Post-race coverage was fairly decent. There were five post-race driver interviews, along with an interview with the winning crew chief (Jeremy Mullins). There was also a brief interview with winning car owner Roger Penske. My best guess is that Ricky Stenhouse, Jr. would have been interviewed as well, but he managed to pass out right after getting out of his car. ESPN dispatched Dr. Jerry Punch to the Infield Care Center to give viewers an update on Stenhouse’s condition prior to the end of the broadcast.
There was also a fair amount of coverage given to the Harvick-Amber Cope conflict with replays and Harvick’s comments that basically threw Cope under the bus. Ouch. Hate to be Amber Cope right about now.
I thought that the telecast was OK to watch, but ultimately nothing to write home about. Sprint Cup returns in a couple of weeks, so I would expect ESPN to concoct the best telecast possible for Chicagoland next week so that they’ll be ready for the Sprint Cup onslaught.
*Lenox Industrial Tools 301*
On Sunday, TNT returned for their sixth and final Sprint Cup telecast of the year. However, they had to do it down a man. Marty Snider was hospitalized last week with a high fever that reached nearly 105 degrees. Serious stuff. He’s out of the hospital now and will be fine, though. As a result, TNT had to make do with just three pit reporters on Sunday.
Countdown to Green consisted of a fair amount of discussion about the ongoing A.J. Allmendinger situation (the only thing that can be reported now is that the “B” sample testing has begun). Of course, when the pre-race show aired, this had not happened yet, so much of the discussion consisted of the same conjecture that had been repeated all week on NASCAR RaceHub and other NASCAR-related programming.
The final NASCAR Generations piece was centered upon racing hand-me-downs. Here, Jimmie Johnson talked about racing cars that Jeff Gordon had run the previous year during his rookie year in 2002. As you may remember, Gordon won the 2001 Winston Cup Championship with those cars. Pretty good hand-me-downs, don’t you think? Kyle Petty talked about getting old engines (and sometimes, experimental and incredibly illegal engines) from his father Richard in the early 1980’s.
Another piece saw Rick Hendrick give Ralph Sheheen a tour of what he calls his “Heritage Center.” This is where Hendrick keeps cars that mean a lot to him, from his first personal car to classic vehicles that he’s bought at various Barrett-Jackson auctions. According to the “Hendrick Motorsports facility map”:http://www.hendrickmotorsports.com/fans/facility/, this is a separate building on the sprawling property where the shops are located. Problem is that it is somewhat unclear as to whether this place is open to the public. Looks sweet, though.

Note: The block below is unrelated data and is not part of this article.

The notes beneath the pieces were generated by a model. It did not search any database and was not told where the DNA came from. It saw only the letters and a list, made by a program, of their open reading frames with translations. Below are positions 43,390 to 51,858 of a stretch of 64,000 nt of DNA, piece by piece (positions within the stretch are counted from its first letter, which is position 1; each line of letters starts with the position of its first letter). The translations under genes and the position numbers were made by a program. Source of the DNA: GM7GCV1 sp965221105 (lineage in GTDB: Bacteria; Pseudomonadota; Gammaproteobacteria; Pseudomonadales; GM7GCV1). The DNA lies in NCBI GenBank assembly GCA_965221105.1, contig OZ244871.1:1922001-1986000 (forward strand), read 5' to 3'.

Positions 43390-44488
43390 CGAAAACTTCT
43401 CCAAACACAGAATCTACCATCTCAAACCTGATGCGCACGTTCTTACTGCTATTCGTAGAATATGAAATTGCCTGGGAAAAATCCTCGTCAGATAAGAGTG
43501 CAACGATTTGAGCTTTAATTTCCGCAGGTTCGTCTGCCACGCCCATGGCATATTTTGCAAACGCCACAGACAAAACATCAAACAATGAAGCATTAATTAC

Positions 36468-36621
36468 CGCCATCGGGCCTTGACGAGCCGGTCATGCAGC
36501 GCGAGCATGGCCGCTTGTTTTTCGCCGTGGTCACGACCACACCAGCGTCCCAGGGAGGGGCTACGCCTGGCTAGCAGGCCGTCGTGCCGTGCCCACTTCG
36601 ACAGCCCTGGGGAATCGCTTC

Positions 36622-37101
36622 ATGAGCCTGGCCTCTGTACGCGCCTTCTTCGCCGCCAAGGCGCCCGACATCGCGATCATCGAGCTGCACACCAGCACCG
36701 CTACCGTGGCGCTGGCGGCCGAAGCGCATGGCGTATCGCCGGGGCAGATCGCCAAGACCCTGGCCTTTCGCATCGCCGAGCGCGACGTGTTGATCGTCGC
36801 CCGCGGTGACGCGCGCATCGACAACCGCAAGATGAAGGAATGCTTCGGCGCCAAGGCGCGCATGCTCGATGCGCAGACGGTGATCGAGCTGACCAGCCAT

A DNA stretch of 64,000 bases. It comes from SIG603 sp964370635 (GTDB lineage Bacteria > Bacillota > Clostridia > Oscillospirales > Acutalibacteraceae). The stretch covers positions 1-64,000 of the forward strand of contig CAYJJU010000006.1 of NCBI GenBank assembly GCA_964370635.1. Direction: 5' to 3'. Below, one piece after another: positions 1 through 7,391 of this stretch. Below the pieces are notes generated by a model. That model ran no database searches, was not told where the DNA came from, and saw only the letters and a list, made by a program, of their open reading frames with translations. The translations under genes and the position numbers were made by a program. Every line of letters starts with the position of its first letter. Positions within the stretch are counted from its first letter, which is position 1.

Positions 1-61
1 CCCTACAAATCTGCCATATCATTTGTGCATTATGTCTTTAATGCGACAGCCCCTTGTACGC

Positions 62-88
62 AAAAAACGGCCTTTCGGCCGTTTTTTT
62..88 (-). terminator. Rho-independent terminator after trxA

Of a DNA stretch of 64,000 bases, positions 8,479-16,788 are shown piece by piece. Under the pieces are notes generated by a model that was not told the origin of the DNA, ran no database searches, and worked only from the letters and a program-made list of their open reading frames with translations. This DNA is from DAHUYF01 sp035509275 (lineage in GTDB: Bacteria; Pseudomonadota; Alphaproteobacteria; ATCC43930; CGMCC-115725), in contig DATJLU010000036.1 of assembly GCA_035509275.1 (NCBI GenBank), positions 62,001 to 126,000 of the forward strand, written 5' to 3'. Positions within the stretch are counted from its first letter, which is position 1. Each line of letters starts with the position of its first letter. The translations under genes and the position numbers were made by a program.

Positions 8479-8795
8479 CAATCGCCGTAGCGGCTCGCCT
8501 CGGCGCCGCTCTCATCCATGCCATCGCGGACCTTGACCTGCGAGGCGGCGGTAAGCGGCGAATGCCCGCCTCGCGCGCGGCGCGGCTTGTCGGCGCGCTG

Unfortunately, Sunday’s broadcast (and much of TNT’s Summer Series) was notable for the amount of commercial interruption that was involved. Apparently, 56 minutes of commercials aired between the start of the race and the checkered flag. Now, I don’t calculate commercial times during cautions. However, I did come up with 48 minutes of commercials under green. I think that’s the second highest all season, behind the hour-plus of green flag commercials during the Coca-Cola 600.
Having all that many commercials in play there makes it very difficult to get any kind of a flow going. In fact, it is hard to show much of anything if you’re coming back from a three minute commercial, talking about a couple of different things, then right back for 150 more seconds of ad time.
Now, this may sound crude, but its a lot like the episode of Family Guy entitled “Stewie Loves Lois.” This was the one when Peter Griffin gets Dr. Hartman fired for equating a prostate exam with rape, then has to make constant trips to the bathroom due to a legitimate prostate issue. The constant interruptions to urinate makes it very difficult for Peter to function normally. That’s the feeling I got on Sunday. Now, I understand that they have to have the commercials in order to pay for the telecasts, but this is overkill. And to think that TNT has _not_ reached the maximum allowable amount of commercials, as we learned from Brian France.
In addition to the commercial issues, there was an extreme focus at the front of the field. Therefore, you couldn’t tell what was going on outside of the top-5 or so for much of the race. There were also zooming issues. For example, on Lap 28, Kasey Kahne made a pass on Denny Hamlin for position. I couldn’t tell you how he did it because the camera was zoomed in so far that I couldn’t see anything develop.